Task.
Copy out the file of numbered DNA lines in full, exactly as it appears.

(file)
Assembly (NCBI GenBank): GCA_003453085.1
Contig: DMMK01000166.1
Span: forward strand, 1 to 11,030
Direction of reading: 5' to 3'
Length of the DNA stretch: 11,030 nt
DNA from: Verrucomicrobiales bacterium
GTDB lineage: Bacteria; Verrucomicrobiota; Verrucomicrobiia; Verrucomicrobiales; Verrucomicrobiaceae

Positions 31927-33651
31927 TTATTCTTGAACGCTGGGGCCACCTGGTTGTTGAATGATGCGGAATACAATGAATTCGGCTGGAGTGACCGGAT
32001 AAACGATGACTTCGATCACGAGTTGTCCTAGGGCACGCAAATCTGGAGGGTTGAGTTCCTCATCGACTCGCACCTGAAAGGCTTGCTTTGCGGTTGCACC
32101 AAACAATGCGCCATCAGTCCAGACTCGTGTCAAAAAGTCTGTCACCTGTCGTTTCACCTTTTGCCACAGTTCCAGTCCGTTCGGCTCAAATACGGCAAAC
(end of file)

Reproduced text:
Assembly (NCBI GenBank): GCA_003453085.1
Contig: DMMK01000166.1
Span: forward strand, 1 to 11,030
Direction of reading: 5' to 3'
Length of the DNA stretch: 11,030 nt
DNA from: Verrucomicrobiales bacterium
GTDB lineage: Bacteria; Verrucomicrobiota; Verrucomicrobiia; Verrucomicrobiales; Verrucomicrobiaceae

Positions 31927-33651
31927 TTATTCTTGAACGCTGGGGCCACCTGGTTGTTGAATGATGCGGAATACAATGAATTCGGCTGGAGTGACCGGAT
32001 AAACGATGACTTCGATCACGAGTTGTCCTAGGGCACGCAAATCTGGAGGGTTGAGTTCCTCATCGACTCGCACCTGAAAGGCTTGCTTTGCGGTTGCACC
32101 AAACAATGCGCCATCAGTCCAGACTCGTGTCAAAAAGTCTGTCACCTGTCGTTTCACCTTTTGCCACAGTTCCAGTCCGTTCGGCTCAAATACGGCAAAC